The Radioscience Laboratory of the Mechanical and Aerospace Engineering Department - University of Rome "Sapienza", lead by prof. Luciano Iess, is specialized in radio science, planetary geodesy and analysis of tracking data of interplanetary spacecraft.
The team takes part in some of the most important ESA and NASA space missions, and has achieved significant scientific results in geophysics, orbit determination and fundamental physics, also in collaboration with other important research institutes.
Prof. Iess participates to the Cassini's radioscience team.
Cassini is an international space mission involving NASA, the European Space Agency (ESA) and the Italian Space Agency (ASI), together with many other european institutes and industrial partners.
Until today, Cassini is the most expensive and ambitious interplanetary mission ever realized. About 260 scientists, from 17 countries, are working together with the aim of achieving a better understanding of Saturn, its amazing rings, its magnetosphere, its satellite Titan and the other icy satellites.
In collaboration with prof. Bertotti of the University of Pavia and with prof. Tortora of the University of Bologna, prof. Iess carried out a radioscience experiment during the Cassini's cruise phase, which allowed to estimate with high precision the parameter γ and to confirm the general relativity with unprecedent accuracy. This result gained the cover of the scientific magazine "Nature", published on 25 September 2003.
Furthermore, prof. Iess and his team have estimated, with significant accuracy, the gravity field of many Saturn's satellites and in particular of the most important one: Titan. The experiment, that is still on going, is aimed to constrain the Titan's interior model.
Prof. Iess is the Principal Investigator of the BepiColombo radioscience experiment: MORE.
BepiColombo is an interplanetary mission lead by the European Space Agency (ESA) in collaboration with the Japanese Space Agency (JAXA). In 2014, two spacecraft (the european MPO and the japanese MMO) will be launched targeting the planet Mercury, around which they will orbit for 1 year, in 2021.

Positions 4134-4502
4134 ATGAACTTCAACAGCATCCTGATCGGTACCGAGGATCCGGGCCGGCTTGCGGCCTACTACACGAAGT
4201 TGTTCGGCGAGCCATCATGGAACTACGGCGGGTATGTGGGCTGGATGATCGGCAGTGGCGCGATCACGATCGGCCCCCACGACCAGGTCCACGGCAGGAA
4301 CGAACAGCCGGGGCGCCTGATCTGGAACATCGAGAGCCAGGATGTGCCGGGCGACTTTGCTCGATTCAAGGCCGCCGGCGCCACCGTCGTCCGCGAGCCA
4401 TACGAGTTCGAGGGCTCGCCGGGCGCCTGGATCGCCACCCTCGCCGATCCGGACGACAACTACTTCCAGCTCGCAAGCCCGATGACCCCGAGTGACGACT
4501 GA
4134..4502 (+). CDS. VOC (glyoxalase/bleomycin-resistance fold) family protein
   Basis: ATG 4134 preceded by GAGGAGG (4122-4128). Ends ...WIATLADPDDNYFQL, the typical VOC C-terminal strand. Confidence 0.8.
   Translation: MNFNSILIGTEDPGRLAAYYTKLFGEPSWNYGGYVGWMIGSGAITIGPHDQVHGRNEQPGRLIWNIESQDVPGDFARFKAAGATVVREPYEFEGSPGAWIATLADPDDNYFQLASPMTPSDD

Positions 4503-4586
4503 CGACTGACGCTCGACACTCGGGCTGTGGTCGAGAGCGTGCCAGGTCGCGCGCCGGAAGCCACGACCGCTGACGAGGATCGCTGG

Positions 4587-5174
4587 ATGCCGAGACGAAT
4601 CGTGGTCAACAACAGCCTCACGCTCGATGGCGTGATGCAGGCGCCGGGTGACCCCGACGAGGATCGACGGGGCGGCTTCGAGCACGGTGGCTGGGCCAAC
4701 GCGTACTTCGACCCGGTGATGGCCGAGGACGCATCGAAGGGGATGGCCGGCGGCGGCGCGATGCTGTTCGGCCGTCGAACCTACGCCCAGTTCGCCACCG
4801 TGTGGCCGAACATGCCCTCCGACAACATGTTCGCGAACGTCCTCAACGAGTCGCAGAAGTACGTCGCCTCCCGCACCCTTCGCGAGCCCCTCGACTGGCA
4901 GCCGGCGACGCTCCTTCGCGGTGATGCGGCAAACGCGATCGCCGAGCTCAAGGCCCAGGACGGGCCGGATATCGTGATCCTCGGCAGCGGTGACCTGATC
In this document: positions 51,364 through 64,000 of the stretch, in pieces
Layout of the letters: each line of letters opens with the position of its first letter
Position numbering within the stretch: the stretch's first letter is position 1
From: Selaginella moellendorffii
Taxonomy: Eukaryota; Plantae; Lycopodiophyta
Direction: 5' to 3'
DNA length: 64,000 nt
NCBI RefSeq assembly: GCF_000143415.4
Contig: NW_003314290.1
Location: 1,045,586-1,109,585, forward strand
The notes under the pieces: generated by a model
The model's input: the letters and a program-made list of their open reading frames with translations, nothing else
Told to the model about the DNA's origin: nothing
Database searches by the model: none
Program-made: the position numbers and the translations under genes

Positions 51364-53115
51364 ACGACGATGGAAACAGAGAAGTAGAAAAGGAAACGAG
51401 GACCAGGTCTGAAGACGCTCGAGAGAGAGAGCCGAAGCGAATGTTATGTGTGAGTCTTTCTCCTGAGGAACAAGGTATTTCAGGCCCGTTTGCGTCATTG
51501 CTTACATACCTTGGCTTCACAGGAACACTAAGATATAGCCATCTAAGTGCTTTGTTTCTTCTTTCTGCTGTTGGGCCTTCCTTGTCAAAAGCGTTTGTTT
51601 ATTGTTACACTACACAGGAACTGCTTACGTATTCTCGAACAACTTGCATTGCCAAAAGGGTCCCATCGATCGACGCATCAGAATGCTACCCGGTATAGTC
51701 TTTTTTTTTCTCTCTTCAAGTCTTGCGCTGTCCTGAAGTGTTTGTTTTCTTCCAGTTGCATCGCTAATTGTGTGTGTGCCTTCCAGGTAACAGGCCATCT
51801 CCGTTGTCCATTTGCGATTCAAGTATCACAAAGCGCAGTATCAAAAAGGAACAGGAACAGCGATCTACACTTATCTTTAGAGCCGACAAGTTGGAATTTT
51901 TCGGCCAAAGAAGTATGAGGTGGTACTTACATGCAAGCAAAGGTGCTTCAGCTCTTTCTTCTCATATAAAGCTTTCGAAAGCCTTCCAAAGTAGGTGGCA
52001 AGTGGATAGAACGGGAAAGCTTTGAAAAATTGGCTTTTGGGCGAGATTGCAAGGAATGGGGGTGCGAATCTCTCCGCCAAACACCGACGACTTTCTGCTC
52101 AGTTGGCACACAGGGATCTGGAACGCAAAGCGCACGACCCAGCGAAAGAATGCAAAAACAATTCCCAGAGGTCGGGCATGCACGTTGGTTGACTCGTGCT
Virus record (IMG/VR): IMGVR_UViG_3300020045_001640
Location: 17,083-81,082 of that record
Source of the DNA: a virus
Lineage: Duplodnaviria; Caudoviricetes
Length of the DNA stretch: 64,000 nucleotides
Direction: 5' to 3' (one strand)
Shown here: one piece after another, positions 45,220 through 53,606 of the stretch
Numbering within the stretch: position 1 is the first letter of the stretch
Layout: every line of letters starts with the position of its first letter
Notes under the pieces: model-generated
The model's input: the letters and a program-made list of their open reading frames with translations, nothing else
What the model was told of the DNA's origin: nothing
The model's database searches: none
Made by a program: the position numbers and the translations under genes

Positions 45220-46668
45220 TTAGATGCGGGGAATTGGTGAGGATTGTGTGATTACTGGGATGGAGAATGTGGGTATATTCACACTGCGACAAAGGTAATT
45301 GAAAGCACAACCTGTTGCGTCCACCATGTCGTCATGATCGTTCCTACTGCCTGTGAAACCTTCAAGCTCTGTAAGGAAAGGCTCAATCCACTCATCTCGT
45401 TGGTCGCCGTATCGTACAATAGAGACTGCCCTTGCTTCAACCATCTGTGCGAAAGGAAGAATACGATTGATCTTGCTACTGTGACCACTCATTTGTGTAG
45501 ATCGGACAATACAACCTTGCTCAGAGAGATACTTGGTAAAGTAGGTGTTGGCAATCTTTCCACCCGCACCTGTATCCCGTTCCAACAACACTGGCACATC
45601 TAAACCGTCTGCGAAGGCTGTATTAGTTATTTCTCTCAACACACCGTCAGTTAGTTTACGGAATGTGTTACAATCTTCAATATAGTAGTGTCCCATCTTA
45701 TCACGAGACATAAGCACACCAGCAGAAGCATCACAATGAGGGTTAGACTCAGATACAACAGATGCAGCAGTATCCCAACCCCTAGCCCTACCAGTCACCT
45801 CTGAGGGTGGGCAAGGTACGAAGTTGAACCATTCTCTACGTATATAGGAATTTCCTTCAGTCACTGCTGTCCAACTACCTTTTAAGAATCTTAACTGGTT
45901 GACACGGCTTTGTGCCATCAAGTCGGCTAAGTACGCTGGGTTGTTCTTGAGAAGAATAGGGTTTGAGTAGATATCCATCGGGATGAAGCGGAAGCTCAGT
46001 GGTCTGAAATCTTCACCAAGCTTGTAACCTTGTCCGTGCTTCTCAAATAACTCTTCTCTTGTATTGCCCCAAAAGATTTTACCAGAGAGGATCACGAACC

In this mission, very complex and that will provide a highly valuable scientific return, Italy will play a major role: the Italian Space Agency (ASI) is funding the development of the transponder (the heart of the spacecraft's communication system) and four scientific experiments, among which the radioscience experiment MORE.
The MORE experiment will be also participated by the team lead by prof. Milani (University of Pisa), the team lead by prof. Tortora (University of Bologna), and by several other international research institutes.
The main scientific objectives of MORE are the determination of the Mercury's gravity field, its rotational state and its interior structure; the high-precision estimate of several key parameters of the general relativity theory, as γ, β, e η; and the determination of the spacecraft orbit with an accuracy never achieved before.
Prof. Iess collaborates to the radioscience experiment of the NASA's JUNO mission.
The mission, launched in August 2011, is aimed to improve our knowledge regarding the origin and evolution of Jupiter. Together with the scientific activity, Italy will provide JUNO with the Ka-band translator, the on-board instrument that will allow the acquisition of highly precise radiometric measurements, and that will play a key role in the JUNO radioscience experiment.
The Delta-Differential One-way Ranging (Delta-DOR), is a technique for measuring the angular position of a spacecraft in the sky. This technique allows to achieve a significant improvement in the determination of the spacecraft orbit, and plays a key role in the most crucial phases of a space mission (e.g. the spacecraft insertion in orbit around a planet).
In 2005, our team developed the first european Delta-DOR software correlator, commissioned by the European Space Agency (ESA): this is the key element that, once acquired the data at the ground station, allows to produce the Delta-DOR measurements.
Since its development, the Delta-DOR correlator has been used extensively by ESA, both to improve the orbit determination of its spacecrafts, and to give support to other space agencies, as NASA and the japanese JAXA.
Finally, the Radioscience Laboratory collaborates with several important partners in the space industry, providing both specific software and dynamical models for space applications.